by JASMINE ELSHAMY Photo & Video Editor
When an ex-NAVY seal died in a shooting by a war veteran with Post Traumatic Stress Disorder, more light was shed on the issue of gun rights for people with mental health and how this country treats veterans with PTSD.
Chris Kyle, the author of the best-selling novel “American Sniper,” and Chad Littlefield, 35, also a veteran, were gunned down on Saturday, February 2 while shooting for fun at a Texas gun range. Eddie Ray Routh, 25, a former Marine who told police last year he was suffering from post traumatic stress, was held on a capital murder warrant.
Shay Isham, a lawyer appointed to represent him, said his client spent roughly the past two years in and out of Veteran Affairs medical facilities for treatment of mental issues. Authorities said Kyle often took veterans with PTSD to the gun range as a way of bonding with and mentoring them.
I was unaware that bringing people with a serious mental issue to a place with and for guns and the shooting of them, which tends to, you know, give the power to murder someone, was okay.
“Guns being given to the mentally ill? Really? There are no words left in my mind that could possibly think of one reason why this might be an even slightly decent idea,” says sophomore Dom Collura.
Oh, here’s a reason! Going to gun ranges relieve stress, so having one’s stress, which was basically caused by watching the death of men and women around them due to these handy-dandy little machines, relieved by reminders of their stress is just brilliant.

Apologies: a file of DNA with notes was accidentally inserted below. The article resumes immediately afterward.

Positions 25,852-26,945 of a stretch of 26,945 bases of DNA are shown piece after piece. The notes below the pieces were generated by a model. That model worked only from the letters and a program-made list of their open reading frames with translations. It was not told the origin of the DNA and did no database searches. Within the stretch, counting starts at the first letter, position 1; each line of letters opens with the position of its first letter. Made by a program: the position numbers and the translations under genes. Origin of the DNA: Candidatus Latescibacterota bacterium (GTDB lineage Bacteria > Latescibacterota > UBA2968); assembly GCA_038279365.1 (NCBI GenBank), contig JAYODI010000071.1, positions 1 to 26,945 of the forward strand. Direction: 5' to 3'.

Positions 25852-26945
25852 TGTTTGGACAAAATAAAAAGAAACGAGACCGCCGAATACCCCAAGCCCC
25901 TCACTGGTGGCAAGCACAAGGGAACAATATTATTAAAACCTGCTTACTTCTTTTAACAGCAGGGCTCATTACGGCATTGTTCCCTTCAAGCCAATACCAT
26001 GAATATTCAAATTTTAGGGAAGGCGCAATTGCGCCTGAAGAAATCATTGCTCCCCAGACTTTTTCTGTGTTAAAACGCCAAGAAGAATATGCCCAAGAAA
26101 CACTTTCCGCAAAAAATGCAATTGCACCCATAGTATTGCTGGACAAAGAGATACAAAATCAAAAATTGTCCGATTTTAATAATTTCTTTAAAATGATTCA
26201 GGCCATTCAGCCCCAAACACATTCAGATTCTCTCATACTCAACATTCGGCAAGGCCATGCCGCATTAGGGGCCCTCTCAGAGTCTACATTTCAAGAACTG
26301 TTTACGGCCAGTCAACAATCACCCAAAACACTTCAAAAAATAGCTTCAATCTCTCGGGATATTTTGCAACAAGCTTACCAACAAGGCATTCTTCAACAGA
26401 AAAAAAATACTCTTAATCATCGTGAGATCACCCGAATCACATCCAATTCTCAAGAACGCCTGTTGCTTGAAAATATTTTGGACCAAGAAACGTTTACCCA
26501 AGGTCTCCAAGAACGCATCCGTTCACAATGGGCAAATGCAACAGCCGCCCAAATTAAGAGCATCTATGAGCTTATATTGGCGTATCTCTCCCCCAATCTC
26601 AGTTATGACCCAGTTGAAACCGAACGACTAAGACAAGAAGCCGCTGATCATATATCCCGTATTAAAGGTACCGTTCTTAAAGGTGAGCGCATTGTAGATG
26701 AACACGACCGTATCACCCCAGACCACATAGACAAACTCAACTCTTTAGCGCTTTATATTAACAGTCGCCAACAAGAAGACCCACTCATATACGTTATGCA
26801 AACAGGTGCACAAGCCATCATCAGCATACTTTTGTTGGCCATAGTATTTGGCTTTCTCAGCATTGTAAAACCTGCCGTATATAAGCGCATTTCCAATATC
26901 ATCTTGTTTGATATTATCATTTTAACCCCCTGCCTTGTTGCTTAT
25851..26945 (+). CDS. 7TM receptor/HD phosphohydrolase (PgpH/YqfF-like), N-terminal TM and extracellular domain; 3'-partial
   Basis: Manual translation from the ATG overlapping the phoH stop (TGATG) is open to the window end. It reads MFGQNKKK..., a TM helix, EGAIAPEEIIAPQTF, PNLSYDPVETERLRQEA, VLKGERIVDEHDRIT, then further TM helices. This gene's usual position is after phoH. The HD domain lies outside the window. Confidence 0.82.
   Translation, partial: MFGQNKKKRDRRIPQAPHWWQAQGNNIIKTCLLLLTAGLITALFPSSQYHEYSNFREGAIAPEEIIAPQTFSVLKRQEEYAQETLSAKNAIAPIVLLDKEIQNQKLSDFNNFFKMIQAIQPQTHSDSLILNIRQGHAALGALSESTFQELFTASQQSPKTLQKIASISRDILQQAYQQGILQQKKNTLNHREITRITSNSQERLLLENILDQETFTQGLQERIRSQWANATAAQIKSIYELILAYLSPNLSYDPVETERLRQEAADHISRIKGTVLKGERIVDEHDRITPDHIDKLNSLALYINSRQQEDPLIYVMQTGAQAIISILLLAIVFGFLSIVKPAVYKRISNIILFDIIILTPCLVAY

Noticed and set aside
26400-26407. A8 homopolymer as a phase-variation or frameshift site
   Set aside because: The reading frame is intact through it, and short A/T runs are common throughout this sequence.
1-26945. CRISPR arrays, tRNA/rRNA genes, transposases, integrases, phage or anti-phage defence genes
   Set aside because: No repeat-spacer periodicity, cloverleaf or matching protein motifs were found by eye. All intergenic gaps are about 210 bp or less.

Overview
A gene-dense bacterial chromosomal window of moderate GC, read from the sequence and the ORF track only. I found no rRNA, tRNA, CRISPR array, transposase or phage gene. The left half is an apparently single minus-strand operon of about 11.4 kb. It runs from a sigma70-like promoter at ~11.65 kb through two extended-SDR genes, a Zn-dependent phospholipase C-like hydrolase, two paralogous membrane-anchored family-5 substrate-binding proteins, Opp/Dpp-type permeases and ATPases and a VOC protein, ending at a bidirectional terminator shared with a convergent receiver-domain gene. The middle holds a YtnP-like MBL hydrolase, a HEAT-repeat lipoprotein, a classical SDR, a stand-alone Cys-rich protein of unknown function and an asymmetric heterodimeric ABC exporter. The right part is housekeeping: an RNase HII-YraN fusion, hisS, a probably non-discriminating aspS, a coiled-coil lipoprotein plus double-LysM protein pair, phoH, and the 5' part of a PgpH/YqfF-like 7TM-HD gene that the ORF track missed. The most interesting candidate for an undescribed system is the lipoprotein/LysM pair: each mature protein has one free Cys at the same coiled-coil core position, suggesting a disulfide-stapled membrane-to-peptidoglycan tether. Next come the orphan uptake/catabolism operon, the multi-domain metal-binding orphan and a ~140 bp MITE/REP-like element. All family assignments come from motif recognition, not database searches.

There had been attempts in the area of justice and law to help keep veterans with PTSD away from guns, and it was actually initiated by and pushed for by a Republican, which is a complete surprise because they almost never come up with any valid or decent ideas. But of course, because it was a Republican, the politician then wanted to withdraw the bill.
Republican Sen. Tom Coburn had been all for and then against an amendment to block the Department of Veteran Affairs from automatically entering the names of veterans deemed “mentally incompetent” to handle their finances from having their names entered into a national background check system, thereby blocking them from gun ownership.
Instead, the Oklahoma physician wanted those case decided by a judge rather than a federal agency, unless those veterans had been “found by a judicial authority to be a danger to themselves or to others.”
New York Democratic Sen. Chuck Schumer pushed back, arguing that “you should not have a gun” whether “you are a veteran or not and you have been judged to be mentally infirm.”
See, Democrats! Gotta love the presence of brain cells.
Our friends over at the National Rifle Association support reforms that would make it tougher for mentally ill people to get guns. Of course you do, National Rifle Association. Of course you do.
“There should just be better treatment for these veterans. It isn’t fair that their experiences are so often overlooked,” says senior Sam Cicatello.